Prime Minister Benjamin Netanyahu of Israel on Wednesday received an invitation from King Mohammed VI to visit Morocco, Mr. Netanyahu’s office said, laying the ground for the first such high-level visit since the two countries normalized relations in late 2020 and heralding a possible deepening of diplomatic and security ties.

No date has yet been set for the visit, but Israel’s national security adviser and Morocco’s foreign minister have agreed to coordinate on a date for the visit “in the near future,” according to Mr. Netanyahu’s office.

The news was likely to give Mr. Netanyahu a boost even as the policies of his right-wing government — including increased settlement construction in the occupied West Bank and a more aggressive stance toward the Palestinians — have caused tension in the region.

The exchange between King Mohammed and Mr. Netanyahu also appeared to signal an easing of recent tensions between Morocco and Israel. Morocco had postponed a long-awaited diplomatic summit with Israel this summer in protest against the settlement policy of Mr. Netanyahu’s hard-line government and amid eruptions of Israeli-Palestinian violence in the occupied West Bank.

King Mohammed wrote to Mr. Netanyahu that a meeting between them could be “an opportunity to promote the prospects of peace for all peoples in the region,” based on the principles that “should guide the settlement of the Israeli-Palestinian conflict.”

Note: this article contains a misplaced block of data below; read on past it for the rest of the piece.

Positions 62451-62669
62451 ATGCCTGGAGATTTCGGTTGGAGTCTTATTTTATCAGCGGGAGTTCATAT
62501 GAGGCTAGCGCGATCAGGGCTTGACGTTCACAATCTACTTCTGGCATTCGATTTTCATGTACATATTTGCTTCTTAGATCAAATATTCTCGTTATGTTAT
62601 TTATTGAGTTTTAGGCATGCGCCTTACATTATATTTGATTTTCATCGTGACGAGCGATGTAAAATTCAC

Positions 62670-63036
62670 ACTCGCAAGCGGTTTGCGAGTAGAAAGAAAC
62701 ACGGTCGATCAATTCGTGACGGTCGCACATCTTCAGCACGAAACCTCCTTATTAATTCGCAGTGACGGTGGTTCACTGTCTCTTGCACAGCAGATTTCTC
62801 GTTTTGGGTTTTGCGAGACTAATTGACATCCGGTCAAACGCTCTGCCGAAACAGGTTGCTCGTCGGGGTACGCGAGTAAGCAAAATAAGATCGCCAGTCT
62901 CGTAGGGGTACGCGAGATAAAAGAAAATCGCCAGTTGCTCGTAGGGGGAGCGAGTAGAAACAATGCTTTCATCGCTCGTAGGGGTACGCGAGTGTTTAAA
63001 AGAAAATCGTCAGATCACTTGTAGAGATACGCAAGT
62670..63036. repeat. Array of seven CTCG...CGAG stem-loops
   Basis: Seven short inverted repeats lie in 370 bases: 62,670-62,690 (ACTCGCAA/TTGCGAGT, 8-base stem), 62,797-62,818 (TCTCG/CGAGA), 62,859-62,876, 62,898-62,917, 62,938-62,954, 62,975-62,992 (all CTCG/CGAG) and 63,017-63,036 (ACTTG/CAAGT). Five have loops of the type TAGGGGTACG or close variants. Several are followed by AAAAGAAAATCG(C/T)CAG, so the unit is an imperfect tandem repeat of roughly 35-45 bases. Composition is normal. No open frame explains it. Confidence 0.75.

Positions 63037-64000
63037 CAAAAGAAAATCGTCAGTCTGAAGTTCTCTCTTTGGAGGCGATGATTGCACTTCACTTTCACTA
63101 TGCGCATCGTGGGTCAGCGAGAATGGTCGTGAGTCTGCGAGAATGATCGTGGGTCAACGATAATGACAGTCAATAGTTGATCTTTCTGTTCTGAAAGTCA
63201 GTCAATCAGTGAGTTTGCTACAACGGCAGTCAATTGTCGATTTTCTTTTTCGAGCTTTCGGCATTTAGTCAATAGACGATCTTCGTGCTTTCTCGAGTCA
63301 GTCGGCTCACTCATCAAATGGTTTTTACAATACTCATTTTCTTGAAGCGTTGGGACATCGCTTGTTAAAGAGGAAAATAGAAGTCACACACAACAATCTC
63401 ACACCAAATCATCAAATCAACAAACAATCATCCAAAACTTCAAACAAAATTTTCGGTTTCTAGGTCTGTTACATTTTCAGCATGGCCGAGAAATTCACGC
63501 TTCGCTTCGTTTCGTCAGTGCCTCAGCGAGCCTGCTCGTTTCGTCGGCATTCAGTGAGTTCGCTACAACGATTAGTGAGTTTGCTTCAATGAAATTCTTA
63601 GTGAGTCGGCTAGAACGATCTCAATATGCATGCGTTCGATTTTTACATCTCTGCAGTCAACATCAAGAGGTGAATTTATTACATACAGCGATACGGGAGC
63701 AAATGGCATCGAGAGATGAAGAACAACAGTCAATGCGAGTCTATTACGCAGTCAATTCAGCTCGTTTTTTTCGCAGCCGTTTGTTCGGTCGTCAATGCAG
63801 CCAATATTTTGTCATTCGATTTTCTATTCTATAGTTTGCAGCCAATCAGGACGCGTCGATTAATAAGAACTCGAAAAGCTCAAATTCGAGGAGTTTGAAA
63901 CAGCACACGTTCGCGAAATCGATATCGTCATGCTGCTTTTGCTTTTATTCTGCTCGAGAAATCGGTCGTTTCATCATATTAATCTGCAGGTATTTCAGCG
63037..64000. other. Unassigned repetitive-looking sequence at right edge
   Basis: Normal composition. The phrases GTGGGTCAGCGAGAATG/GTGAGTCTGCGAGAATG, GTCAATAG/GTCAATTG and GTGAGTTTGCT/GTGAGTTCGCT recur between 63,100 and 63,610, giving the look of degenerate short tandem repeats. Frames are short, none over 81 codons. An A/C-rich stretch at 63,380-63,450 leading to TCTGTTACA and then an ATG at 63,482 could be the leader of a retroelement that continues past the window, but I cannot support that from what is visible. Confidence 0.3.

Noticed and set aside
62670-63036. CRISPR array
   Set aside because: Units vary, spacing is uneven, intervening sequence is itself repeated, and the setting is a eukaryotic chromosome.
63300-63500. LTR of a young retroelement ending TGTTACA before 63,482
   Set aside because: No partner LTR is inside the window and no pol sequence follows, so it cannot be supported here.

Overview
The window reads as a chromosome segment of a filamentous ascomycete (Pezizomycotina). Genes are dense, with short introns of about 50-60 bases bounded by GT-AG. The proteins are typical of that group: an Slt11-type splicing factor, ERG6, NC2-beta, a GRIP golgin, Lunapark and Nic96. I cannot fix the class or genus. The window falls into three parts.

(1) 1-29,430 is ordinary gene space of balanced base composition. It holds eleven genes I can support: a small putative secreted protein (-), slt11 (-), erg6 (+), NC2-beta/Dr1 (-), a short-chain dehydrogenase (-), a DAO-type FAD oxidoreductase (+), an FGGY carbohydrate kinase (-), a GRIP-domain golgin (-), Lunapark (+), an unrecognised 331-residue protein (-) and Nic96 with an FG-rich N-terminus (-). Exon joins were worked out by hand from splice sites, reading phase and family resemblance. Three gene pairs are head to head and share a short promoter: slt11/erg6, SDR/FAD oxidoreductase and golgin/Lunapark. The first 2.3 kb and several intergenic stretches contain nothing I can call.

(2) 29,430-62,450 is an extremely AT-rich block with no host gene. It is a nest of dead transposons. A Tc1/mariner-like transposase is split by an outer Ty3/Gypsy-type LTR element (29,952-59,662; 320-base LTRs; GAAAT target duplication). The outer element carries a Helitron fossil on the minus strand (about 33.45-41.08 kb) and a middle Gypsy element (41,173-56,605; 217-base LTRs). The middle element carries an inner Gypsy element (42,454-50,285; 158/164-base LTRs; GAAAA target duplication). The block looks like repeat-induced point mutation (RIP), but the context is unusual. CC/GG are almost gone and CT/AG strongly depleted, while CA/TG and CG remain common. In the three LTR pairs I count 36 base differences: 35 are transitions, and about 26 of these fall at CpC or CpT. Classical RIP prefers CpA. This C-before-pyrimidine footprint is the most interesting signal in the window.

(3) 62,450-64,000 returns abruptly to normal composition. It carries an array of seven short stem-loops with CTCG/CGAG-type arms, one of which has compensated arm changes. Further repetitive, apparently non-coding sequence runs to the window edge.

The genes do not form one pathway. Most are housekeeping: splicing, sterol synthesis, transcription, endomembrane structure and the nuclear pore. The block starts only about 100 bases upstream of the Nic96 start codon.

Mr. Netanyahu’s office said that the invitation came in a “warm, personal” letter thanking Israel for its decision this week to recognize Moroccan sovereignty over the disputed territory of Western Sahara.

Morocco’s Ministry of Foreign Affairs released parts of the letter, praising Israel’s recognition and its decision to consider opening a consulate in the Western Saharan city of Dakhla as “both just and farsighted.”

The king added that Mr. Netanyahu was “welcome to visit Morocco on a mutually agreed date, to be determined through diplomatic channels,” as the king said he had indicated in a phone conversation in December 2020. The king affirmed that the meeting in Morocco would “open up new possibilities for bilateral relations between Morocco and Israel.”

Attesting to the growing security ties between the two countries, Israel recently appointed its first military attaché to Morocco, and a delegation of Israeli soldiers and commanders took part in an international exercise of ground forces in Morocco in June.

The United States-brokered deal in 2020 that led to Morocco’s normalization of diplomatic relations with Israel included recognition by the Trump administration of Morocco’s claim to Western Sahara, where the Polisario Front has fought for decades for independence.

Many Israeli Jews hail from Morocco and have been flocking to the country on “roots” trips in recent years. Yair Lapid visited in his role as Israel’s foreign minister in 2021. In May, Israel’s minister of transportation, Miri Regev, traveled to Morocco and signed bilateral agreements with her counterpart there related to issues including the recognition of driver’s licenses and maritime trade relations.

Historically, Israel and Morocco have engaged in decades of quiet cooperation in military and intelligence realms even in the absence of formal ties. The two countries established low-grade diplomatic relations after Israel reached interim agreements with the Palestine Liberation Organization in the 1990s, but Morocco ended those amid the violence of the second Palestinian uprising, which broke out in 2000.

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